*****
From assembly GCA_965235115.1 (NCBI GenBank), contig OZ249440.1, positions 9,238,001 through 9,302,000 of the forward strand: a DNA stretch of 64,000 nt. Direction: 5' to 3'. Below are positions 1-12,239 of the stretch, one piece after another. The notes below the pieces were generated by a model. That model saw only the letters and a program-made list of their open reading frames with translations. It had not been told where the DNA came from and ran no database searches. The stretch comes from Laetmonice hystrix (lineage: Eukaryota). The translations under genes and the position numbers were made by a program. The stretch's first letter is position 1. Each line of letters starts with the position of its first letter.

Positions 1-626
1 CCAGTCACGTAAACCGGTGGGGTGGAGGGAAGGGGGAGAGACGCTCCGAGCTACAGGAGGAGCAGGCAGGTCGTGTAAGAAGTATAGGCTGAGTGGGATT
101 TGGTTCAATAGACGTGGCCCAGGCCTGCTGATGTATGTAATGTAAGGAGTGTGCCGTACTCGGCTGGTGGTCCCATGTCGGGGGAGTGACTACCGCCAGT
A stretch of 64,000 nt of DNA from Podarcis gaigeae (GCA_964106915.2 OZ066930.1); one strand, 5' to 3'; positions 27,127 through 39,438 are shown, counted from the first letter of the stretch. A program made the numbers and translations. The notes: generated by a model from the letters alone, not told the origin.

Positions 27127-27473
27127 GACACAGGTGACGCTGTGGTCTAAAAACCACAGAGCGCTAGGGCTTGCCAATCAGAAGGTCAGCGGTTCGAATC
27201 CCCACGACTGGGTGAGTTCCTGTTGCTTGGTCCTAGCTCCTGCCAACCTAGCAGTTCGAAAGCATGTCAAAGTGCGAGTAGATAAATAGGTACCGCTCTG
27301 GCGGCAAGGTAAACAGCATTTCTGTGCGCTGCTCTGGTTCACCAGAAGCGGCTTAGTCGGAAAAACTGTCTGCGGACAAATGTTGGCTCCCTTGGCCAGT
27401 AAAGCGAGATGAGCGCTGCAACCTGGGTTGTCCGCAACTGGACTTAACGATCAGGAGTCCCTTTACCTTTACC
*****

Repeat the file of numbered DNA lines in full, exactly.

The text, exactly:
From assembly GCA_965235115.1 (NCBI GenBank), contig OZ249440.1, positions 9,238,001 through 9,302,000 of the forward strand: a DNA stretch of 64,000 nt. Direction: 5' to 3'. Below are positions 1-12,239 of the stretch, one piece after another. The notes below the pieces were generated by a model. That model saw only the letters and a program-made list of their open reading frames with translations. It had not been told where the DNA came from and ran no database searches. The stretch comes from Laetmonice hystrix (lineage: Eukaryota). The translations under genes and the position numbers were made by a program. The stretch's first letter is position 1. Each line of letters starts with the position of its first letter.

Positions 1-626
1 CCAGTCACGTAAACCGGTGGGGTGGAGGGAAGGGGGAGAGACGCTCCGAGCTACAGGAGGAGCAGGCAGGTCGTGTAAGAAGTATAGGCTGAGTGGGATT
101 TGGTTCAATAGACGTGGCCCAGGCCTGCTGATGTATGTAATGTAAGGAGTGTGCCGTACTCGGCTGGTGGTCCCATGTCGGGGGAGTGACTACCGCCAGT
A stretch of 64,000 nt of DNA from Podarcis gaigeae (GCA_964106915.2 OZ066930.1); one strand, 5' to 3'; positions 27,127 through 39,438 are shown, counted from the first letter of the stretch. A program made the numbers and translations. The notes: generated by a model from the letters alone, not told the origin.

Positions 27127-27473
27127 GACACAGGTGACGCTGTGGTCTAAAAACCACAGAGCGCTAGGGCTTGCCAATCAGAAGGTCAGCGGTTCGAATC
27201 CCCACGACTGGGTGAGTTCCTGTTGCTTGGTCCTAGCTCCTGCCAACCTAGCAGTTCGAAAGCATGTCAAAGTGCGAGTAGATAAATAGGTACCGCTCTG
27301 GCGGCAAGGTAAACAGCATTTCTGTGCGCTGCTCTGGTTCACCAGAAGCGGCTTAGTCGGAAAAACTGTCTGCGGACAAATGTTGGCTCCCTTGGCCAGT
27401 AAAGCGAGATGAGCGCTGCAACCTGGGTTGTCCGCAACTGGACTTAACGATCAGGAGTCCCTTTACCTTTACC